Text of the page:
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The purpose of this investigation was to examine the effect of a music and movement intervention program on gait, balance and psychological parameters of 10 male athletes in throwing events (ball and disc) with Cerebral Palsy (CP) (spastic hemiplegia), all coming from a sport club in Thessaloniki. Participants were divided randomly by methodical selection into two groups, the Intervention Group (IG) (n=5) and the Control Group (CG) (n=5). The IG participated in a music and movement program of 16 sessions (8 weeks, with a frequency of 2 times/week for 50 minutes per session), which designed on the base of the theory of Rhythmic Auditory Stimulation (RAS) method. Audit results showed differences on gait, balance and psychological parameters were statistically significant (p≤.05) prior and after the intervention program for the IG, but not for the CG (p>.05). In conclusion, the application of a music and movement program designed on the base of the theory of RAS method had a positive and significant influence in motor and psychological skills.
... Rhythmic Auditory Stimulation gait training has been examined to some extent in adults with spastic CP (Kim et al., 2011(Kim et al., , 2012Varsamis et al., 2012;Efraimidou et al., 2016), where deficits in independent walking, bilateral control, as well as pain and fatigue are often associated with a decline in mobility in the adult population. In a series of clinical studies, Kim and colleagues reported that a 3-week RAS training improved functional gait in measures such as cadence, stride length, and gait velocity, also promoting significant kinematic changes of the pelvic and hip movement (Kim et al., 2011(Kim et al., , 2012. ...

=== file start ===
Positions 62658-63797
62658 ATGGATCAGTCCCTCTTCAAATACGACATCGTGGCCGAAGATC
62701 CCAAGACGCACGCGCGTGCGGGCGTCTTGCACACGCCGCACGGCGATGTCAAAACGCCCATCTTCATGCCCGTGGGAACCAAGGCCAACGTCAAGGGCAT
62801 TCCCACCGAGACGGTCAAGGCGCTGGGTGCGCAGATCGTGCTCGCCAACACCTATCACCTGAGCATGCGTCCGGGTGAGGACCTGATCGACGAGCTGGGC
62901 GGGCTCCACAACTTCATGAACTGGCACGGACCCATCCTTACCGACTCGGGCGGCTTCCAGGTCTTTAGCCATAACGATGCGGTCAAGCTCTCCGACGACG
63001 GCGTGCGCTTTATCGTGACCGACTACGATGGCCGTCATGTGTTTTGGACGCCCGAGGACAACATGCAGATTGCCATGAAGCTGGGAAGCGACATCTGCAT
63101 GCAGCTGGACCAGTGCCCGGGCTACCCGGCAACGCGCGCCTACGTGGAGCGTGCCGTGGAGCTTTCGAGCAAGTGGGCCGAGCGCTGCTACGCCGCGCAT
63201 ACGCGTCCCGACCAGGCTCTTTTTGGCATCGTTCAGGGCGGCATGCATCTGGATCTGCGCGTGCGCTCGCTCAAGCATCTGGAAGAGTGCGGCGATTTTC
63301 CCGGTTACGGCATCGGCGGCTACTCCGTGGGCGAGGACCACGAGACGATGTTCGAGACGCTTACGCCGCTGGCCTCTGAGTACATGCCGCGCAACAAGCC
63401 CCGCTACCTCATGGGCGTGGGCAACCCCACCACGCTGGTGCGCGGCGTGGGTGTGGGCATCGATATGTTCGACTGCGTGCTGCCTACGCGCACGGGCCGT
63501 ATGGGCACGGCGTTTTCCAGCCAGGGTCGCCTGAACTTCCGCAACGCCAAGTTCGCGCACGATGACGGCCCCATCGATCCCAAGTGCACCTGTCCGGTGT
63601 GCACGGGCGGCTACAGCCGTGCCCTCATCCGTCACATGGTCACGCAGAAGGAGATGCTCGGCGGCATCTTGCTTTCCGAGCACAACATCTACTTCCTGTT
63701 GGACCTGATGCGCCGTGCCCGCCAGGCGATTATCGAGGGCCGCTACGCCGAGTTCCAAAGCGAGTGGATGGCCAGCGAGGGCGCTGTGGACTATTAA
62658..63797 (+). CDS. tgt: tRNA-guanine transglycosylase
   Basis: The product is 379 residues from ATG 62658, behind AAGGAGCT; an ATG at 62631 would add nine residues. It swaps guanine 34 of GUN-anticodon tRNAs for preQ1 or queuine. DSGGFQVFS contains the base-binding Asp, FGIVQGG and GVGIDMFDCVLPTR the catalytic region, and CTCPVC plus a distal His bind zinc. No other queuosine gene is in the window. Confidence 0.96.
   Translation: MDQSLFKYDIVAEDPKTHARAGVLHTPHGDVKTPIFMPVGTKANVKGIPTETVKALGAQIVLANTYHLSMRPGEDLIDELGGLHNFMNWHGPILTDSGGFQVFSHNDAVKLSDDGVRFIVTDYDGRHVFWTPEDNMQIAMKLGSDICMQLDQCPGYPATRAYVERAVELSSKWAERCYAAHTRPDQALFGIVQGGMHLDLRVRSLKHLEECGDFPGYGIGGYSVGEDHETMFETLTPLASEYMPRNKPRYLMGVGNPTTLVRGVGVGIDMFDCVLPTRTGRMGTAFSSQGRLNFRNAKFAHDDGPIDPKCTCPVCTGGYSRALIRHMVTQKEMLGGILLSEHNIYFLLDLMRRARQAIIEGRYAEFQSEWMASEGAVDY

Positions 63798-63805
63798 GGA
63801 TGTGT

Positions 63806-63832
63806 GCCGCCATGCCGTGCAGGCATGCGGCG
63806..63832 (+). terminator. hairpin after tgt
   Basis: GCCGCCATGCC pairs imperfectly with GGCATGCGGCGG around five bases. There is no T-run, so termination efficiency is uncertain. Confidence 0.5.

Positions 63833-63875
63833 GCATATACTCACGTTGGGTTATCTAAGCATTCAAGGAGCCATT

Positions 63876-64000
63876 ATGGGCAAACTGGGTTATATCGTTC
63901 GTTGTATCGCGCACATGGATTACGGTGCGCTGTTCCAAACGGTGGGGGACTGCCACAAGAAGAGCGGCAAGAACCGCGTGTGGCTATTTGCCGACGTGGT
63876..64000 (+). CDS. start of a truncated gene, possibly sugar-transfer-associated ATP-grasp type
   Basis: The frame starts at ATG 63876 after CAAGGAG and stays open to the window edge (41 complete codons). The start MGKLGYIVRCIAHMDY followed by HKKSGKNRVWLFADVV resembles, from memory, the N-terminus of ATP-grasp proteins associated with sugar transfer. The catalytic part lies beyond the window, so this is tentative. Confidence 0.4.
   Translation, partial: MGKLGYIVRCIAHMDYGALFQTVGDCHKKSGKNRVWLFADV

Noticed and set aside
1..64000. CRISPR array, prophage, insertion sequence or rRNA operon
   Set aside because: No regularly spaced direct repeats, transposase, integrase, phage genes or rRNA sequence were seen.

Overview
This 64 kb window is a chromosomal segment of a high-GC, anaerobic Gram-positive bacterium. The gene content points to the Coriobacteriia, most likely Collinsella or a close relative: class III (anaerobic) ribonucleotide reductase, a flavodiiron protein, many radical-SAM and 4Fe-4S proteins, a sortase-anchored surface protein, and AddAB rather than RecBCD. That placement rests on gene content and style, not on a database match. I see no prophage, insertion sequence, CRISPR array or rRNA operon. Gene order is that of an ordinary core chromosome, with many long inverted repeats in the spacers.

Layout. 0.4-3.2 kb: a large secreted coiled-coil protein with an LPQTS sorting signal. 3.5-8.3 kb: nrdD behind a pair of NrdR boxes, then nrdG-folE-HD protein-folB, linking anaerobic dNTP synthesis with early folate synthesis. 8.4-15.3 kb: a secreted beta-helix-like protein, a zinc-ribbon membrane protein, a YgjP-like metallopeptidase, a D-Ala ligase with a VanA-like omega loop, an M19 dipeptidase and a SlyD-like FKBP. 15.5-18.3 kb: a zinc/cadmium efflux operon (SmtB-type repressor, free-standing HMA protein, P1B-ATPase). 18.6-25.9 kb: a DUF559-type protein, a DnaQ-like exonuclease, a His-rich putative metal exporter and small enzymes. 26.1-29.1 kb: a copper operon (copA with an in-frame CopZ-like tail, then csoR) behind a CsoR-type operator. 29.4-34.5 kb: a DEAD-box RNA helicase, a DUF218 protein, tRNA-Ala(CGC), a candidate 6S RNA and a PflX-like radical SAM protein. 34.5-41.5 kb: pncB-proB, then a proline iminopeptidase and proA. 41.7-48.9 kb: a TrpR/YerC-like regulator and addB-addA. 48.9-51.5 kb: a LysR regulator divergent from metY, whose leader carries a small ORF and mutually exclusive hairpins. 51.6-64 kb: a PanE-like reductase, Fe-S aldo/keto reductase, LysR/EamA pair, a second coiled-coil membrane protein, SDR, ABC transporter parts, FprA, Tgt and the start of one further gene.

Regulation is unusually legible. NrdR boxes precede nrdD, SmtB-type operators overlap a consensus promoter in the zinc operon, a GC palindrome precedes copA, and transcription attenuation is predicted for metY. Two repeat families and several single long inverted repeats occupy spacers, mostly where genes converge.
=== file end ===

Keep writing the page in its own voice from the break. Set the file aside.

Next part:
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Research in basic and clinical neuroscience of music conducted over the past decades has begun to uncover music's high potential as a tool for rehabilitation. Advances in our understanding of how music engages parallel brain networks underpinning sensory and motor processes, arousal, reward, and affective regulation, have laid a sound neuroscientific foundation for the development of theory-driven music interventions that have been systematically tested in clinical settings. Of particular significance in the context of motor rehabilitation is the notion that musical rhythms can entrain movement patterns in patients with movement-related disorders, serving as a continuous time reference that can help regulate movement timing and pace. To date, a significant number of clinical and experimental studies have tested the application of rhythm-and music-based interventions to improve motor functions following central nervous injury and/or degeneration. The goal of this review is to appraise the current state of knowledge on the effectiveness of music and rhythm to modulate movement spatiotemporal patterns and restore motor function. By organizing and providing a critical appraisal of a large body of research, we hope to provide a revised framework for future research on the effectiveness of rhythm-and music-based interventions to restore and (re)train motor function.